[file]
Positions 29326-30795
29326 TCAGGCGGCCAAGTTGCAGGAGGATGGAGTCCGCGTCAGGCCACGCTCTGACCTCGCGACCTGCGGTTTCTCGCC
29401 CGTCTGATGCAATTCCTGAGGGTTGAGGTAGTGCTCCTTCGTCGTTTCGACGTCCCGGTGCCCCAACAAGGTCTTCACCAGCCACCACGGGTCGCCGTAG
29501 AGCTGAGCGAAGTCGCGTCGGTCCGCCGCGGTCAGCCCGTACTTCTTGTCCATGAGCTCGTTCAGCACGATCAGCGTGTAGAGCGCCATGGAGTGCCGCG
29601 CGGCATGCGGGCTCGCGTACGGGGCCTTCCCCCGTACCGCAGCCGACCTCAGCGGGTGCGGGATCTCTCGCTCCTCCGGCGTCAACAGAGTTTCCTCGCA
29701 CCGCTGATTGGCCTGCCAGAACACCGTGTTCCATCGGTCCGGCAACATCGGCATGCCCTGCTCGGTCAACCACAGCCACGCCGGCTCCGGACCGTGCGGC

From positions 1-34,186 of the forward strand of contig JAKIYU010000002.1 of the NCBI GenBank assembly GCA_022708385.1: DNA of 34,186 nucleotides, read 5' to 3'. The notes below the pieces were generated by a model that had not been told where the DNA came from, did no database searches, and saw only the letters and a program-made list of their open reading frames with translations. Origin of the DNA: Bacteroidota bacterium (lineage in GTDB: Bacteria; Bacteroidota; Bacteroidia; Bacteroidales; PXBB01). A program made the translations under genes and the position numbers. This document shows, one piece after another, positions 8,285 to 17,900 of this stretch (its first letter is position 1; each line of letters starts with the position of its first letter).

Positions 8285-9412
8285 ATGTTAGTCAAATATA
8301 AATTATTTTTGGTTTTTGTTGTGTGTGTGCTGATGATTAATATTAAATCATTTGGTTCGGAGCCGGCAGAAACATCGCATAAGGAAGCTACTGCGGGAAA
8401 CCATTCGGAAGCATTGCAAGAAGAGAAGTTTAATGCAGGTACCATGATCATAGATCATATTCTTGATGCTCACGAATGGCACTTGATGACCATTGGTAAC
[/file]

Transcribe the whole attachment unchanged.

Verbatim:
Positions 29326-30795
29326 TCAGGCGGCCAAGTTGCAGGAGGATGGAGTCCGCGTCAGGCCACGCTCTGACCTCGCGACCTGCGGTTTCTCGCC
29401 CGTCTGATGCAATTCCTGAGGGTTGAGGTAGTGCTCCTTCGTCGTTTCGACGTCCCGGTGCCCCAACAAGGTCTTCACCAGCCACCACGGGTCGCCGTAG
29501 AGCTGAGCGAAGTCGCGTCGGTCCGCCGCGGTCAGCCCGTACTTCTTGTCCATGAGCTCGTTCAGCACGATCAGCGTGTAGAGCGCCATGGAGTGCCGCG
29601 CGGCATGCGGGCTCGCGTACGGGGCCTTCCCCCGTACCGCAGCCGACCTCAGCGGGTGCGGGATCTCTCGCTCCTCCGGCGTCAACAGAGTTTCCTCGCA
29701 CCGCTGATTGGCCTGCCAGAACACCGTGTTCCATCGGTCCGGCAACATCGGCATGCCCTGCTCGGTCAACCACAGCCACGCCGGCTCCGGACCGTGCGGC

From positions 1-34,186 of the forward strand of contig JAKIYU010000002.1 of the NCBI GenBank assembly GCA_022708385.1: DNA of 34,186 nucleotides, read 5' to 3'. The notes below the pieces were generated by a model that had not been told where the DNA came from, did no database searches, and saw only the letters and a program-made list of their open reading frames with translations. Origin of the DNA: Bacteroidota bacterium (lineage in GTDB: Bacteria; Bacteroidota; Bacteroidia; Bacteroidales; PXBB01). A program made the translations under genes and the position numbers. This document shows, one piece after another, positions 8,285 to 17,900 of this stretch (its first letter is position 1; each line of letters starts with the position of its first letter).

Positions 8285-9412
8285 ATGTTAGTCAAATATA
8301 AATTATTTTTGGTTTTTGTTGTGTGTGTGCTGATGATTAATATTAAATCATTTGGTTCGGAGCCGGCAGAAACATCGCATAAGGAAGCTACTGCGGGAAA
8401 CCATTCGGAAGCATTGCAAGAAGAGAAGTTTAATGCAGGTACCATGATCATAGATCATATTCTTGATGCTCACGAATGGCACTTGATGACCATTGGTAAC